Also, you would probably want to restrict access to the web-based email providers such as Hotmail (after all, would you trust Microsoft to have an up-to-date virusscanner checking attachments?) or Yahoo. My previous employer did that, it was a pain at first, but you get used to it and the number of viruses received diminished quite a bit.
Next, the Internet surfing ...
I think that the Web can be a great tool to support work activities. However, a lot of time can also be wasted on it. One thing you can consider is site filtering to deny access to porn, gambling and other "sinful" sites.
(Wired just ran an article on that: Filters Block 'Sinful Six'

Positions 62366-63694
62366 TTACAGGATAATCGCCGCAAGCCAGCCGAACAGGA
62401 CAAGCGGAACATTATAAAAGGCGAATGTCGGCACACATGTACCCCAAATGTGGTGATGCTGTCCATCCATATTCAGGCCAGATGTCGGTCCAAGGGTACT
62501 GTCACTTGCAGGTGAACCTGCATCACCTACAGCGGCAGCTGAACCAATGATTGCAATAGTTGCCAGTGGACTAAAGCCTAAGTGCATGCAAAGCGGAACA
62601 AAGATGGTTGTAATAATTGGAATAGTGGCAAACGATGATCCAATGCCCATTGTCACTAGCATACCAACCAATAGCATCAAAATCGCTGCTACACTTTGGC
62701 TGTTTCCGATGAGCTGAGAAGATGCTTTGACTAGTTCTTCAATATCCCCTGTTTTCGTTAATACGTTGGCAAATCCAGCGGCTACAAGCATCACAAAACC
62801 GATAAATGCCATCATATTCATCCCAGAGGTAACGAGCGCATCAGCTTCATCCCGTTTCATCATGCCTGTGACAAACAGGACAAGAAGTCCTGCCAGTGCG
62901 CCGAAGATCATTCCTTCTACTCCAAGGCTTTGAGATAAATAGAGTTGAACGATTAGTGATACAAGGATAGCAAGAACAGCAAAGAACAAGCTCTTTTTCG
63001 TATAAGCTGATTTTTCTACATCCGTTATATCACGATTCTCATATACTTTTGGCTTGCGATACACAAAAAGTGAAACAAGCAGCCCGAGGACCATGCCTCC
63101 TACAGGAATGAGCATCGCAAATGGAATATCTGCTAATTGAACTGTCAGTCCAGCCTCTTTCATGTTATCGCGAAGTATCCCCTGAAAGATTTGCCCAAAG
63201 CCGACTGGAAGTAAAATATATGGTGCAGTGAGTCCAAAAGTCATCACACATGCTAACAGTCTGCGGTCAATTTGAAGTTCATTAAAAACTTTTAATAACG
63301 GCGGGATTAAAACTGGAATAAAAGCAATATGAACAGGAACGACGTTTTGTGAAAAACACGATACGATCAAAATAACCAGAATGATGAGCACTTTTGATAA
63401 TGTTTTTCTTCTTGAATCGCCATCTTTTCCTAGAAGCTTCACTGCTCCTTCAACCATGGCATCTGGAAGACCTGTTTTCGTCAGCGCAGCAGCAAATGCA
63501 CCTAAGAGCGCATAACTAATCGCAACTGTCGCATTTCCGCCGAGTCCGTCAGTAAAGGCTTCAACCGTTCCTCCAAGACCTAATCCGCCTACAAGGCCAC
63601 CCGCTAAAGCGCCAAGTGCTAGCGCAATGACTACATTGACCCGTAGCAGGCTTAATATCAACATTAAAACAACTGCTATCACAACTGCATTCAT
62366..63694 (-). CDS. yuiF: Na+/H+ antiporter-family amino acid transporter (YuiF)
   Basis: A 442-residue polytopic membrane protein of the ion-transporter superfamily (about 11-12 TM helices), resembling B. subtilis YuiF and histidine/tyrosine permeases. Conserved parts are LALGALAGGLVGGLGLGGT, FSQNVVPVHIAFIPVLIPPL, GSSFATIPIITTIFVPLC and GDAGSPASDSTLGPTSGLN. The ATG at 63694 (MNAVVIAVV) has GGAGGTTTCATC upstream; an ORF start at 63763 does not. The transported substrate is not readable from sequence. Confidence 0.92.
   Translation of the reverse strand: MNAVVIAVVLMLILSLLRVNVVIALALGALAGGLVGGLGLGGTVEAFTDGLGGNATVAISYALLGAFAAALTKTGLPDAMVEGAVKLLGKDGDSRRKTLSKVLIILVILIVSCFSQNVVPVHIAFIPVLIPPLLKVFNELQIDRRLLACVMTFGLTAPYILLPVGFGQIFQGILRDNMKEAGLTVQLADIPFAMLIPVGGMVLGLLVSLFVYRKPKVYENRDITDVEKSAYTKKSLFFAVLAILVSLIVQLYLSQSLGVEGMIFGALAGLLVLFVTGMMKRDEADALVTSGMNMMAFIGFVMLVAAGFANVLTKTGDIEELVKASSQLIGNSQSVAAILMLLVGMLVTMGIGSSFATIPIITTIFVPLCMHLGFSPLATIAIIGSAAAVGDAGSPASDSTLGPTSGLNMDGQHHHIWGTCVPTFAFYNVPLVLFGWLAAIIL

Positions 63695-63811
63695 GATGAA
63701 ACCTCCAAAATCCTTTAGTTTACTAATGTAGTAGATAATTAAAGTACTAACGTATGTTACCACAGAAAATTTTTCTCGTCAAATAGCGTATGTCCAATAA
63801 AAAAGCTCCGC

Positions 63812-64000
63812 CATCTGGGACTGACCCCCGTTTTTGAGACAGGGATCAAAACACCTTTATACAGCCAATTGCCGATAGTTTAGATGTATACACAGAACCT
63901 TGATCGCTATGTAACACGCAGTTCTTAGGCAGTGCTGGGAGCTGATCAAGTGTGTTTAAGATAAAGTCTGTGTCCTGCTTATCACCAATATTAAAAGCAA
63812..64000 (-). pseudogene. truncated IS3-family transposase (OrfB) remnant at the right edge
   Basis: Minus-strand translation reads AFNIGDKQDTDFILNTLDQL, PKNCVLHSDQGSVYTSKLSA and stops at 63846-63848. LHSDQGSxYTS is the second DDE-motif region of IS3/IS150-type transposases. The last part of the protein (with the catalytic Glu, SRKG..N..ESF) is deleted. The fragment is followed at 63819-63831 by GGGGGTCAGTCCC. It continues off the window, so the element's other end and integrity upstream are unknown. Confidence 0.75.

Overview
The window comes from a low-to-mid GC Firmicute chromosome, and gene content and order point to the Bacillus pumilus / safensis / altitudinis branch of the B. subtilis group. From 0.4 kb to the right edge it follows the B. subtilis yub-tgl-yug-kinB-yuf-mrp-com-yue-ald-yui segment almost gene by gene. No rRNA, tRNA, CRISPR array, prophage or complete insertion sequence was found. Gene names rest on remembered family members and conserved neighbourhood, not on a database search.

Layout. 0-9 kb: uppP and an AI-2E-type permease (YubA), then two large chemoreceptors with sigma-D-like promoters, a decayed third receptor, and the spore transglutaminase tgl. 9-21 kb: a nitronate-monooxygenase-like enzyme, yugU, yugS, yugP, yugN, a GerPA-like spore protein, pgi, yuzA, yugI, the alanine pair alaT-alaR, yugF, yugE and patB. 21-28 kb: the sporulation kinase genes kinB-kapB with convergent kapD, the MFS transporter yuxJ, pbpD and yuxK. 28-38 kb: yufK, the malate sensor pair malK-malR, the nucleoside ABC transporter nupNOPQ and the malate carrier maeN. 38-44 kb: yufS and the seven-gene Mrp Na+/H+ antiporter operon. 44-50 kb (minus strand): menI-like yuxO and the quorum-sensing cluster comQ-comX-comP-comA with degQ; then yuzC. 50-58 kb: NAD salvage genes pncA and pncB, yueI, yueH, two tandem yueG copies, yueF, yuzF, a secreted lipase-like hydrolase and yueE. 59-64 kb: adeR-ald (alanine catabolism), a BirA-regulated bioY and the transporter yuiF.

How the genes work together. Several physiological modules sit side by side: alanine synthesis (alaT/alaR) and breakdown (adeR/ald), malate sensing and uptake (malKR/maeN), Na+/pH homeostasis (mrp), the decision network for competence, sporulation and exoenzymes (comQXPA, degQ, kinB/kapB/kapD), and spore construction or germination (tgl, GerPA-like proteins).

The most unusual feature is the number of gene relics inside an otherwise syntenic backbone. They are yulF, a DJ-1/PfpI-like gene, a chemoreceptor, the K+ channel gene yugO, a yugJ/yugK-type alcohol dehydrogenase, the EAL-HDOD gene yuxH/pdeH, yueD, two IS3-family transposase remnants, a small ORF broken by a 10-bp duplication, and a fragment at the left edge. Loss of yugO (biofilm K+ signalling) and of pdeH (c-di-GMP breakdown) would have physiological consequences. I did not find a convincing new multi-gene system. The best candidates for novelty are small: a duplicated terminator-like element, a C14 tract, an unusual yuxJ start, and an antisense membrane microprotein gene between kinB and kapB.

Although employees might grumble, they will be happier with access in a limited way based on a rational set of restrictions than no access at all.
You're better off not creating separate users with web access. This would create tension and jalousy in the company. It can also lead to abuse as people try to use other people's accounts or computers just to be able to access things.
Anyway, to resume all this:
Educate them and consider the use of some selective site blocking. And have management remind them that company time is not made for personal web surfing.
PS = And if it doesn't work, you can always start to monitor all traffic that passes through your proxy and firewall and then have a chat with users who abuse resources ....
"To estimate the time it takes to do a task, estimate the time you think it should take, multiply by two, and change the unit of measure to the next highest unit. Thus we allocate two days for a one-hour task." -- Westheimer's Rule